Workshop Wednesdays Vol.XIX
Workshop Wednesdays vol. XIX
Creative photography is an art, however, creating a photograph is science. Have you ever stopped to think just how it is that a scene in front of your eyes can magically be captured through a device and replicated onto a sheet of film, paper or digital medium? In such an image-saturated world, it’s easy to become complacent and take for granted the science behind such technology. Don’t even get me started on how we can look at our phones and talk in real time to someone that is on the other side of the world!! It’s crazy! And amazing! This week we want to explore the science of photography, how exactly it all works and how to create a few science experiments of your own, including how to make your very own pinhole camera. Time to get your nerd on!!!
“The science of photography refers to the use of science, such as chemistry and physics, in all aspects of photography. This applies to the camera, its lenses, physical operation of the camera, electronic camera internals, and the process of developing film in order to take and develop pictures properly.” SOURCE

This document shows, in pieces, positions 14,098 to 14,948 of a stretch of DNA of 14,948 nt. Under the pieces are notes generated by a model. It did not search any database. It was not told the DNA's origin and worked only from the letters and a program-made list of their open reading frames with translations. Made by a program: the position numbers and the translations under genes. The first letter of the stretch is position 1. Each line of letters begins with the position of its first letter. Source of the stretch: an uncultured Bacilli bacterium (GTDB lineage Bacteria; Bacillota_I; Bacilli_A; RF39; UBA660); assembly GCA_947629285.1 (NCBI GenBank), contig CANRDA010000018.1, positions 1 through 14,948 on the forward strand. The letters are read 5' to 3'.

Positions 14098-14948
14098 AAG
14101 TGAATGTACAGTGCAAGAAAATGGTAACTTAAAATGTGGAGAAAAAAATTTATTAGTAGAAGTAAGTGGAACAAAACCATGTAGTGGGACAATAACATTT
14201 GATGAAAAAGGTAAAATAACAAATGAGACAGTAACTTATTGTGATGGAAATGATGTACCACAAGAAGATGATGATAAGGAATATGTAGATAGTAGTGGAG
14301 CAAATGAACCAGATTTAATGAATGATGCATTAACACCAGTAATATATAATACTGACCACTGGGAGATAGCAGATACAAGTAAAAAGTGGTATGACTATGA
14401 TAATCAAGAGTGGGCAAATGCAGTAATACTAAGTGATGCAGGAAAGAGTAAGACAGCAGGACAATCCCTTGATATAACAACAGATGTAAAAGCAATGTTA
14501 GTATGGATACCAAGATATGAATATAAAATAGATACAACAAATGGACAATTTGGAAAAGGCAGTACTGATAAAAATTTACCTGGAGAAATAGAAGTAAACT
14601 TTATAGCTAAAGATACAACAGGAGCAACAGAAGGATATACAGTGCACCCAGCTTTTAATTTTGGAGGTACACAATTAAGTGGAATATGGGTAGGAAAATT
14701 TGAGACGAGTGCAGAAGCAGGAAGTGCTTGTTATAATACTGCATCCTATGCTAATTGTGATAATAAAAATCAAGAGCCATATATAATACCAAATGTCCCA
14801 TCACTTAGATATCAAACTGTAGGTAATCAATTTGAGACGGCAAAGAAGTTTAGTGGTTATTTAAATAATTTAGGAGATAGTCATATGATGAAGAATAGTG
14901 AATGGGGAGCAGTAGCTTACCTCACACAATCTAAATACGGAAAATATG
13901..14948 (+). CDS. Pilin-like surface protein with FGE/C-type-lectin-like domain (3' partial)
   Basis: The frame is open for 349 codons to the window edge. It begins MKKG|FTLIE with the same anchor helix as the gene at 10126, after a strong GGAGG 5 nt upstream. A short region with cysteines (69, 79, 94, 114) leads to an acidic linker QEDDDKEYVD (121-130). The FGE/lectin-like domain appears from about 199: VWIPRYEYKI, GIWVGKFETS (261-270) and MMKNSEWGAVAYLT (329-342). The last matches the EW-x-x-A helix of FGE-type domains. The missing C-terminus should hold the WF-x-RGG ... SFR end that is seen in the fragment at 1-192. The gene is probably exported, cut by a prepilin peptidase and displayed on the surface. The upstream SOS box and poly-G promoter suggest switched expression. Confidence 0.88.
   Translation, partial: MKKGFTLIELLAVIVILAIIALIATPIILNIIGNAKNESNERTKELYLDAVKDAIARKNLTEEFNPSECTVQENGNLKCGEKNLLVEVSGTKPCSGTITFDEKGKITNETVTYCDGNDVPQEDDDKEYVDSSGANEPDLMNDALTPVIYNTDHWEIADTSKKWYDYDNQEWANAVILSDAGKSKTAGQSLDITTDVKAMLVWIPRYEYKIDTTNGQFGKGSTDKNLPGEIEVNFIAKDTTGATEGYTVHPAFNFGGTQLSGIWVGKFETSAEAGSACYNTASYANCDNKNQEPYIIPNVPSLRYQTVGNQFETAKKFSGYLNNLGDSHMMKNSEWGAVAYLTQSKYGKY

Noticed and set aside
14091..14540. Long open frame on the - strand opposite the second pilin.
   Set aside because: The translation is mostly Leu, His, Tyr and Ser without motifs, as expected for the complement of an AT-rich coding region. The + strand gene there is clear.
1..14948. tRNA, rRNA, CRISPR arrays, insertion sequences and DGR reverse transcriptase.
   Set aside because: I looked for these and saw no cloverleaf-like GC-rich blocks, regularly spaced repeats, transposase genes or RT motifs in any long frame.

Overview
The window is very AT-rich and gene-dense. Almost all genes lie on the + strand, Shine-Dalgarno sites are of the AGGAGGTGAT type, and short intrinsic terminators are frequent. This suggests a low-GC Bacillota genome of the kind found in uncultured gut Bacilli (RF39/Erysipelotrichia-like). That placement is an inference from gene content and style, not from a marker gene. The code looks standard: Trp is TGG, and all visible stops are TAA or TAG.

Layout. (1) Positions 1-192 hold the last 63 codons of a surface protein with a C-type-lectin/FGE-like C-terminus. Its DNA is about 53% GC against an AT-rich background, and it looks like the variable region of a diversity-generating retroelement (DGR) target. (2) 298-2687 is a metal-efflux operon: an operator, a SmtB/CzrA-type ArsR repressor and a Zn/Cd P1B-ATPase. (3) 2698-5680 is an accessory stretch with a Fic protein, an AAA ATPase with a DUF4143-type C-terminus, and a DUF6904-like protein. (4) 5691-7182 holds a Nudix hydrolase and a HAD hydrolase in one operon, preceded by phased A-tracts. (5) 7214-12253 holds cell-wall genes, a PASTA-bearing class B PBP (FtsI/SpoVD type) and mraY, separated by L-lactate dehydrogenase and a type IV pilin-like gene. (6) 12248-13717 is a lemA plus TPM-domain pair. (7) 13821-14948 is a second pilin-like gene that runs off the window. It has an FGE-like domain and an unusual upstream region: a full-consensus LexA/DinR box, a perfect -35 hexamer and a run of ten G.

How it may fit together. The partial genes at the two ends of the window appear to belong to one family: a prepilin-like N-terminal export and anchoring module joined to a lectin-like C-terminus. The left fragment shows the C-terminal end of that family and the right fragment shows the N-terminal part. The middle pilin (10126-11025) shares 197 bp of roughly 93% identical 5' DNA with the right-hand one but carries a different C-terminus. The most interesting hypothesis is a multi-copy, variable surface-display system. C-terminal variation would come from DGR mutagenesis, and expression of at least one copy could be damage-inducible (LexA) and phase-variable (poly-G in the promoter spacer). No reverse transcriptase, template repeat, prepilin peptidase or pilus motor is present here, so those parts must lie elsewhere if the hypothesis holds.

In The News
Photograph: Christian Bruna/EPA
Photo For Thought
View From The Window At Le Gras, Joseph Nicéphore Niépce, 1826
“It took a unique combination of ingenuity and curiosity to produce the first known photograph, so it’s fitting that the man who made it was an inventor and not an artist. In the 1820s, Joseph Nicéphore Niépce had become fascinated with the printing method of lithography, in which images drawn on stone could be reproduced using oil-based ink. Searching for other ways to produce images, Niépce set up a device called a camera obscura, which captured and projected scenes illuminated by sunlight, and trained it on the view outside his studio window in eastern France. The scene was cast on a treated pewter plate that, after many hours, retained a crude copy of the buildings and rooftops outside. The result was the first known permanent photograph. It is no overstatement to say that Niépce’s achievement laid the groundwork for the development of photography. Later, he worked with artist Louis Daguerre, whose sharper daguerreotype images marked photography’s next major advancement.”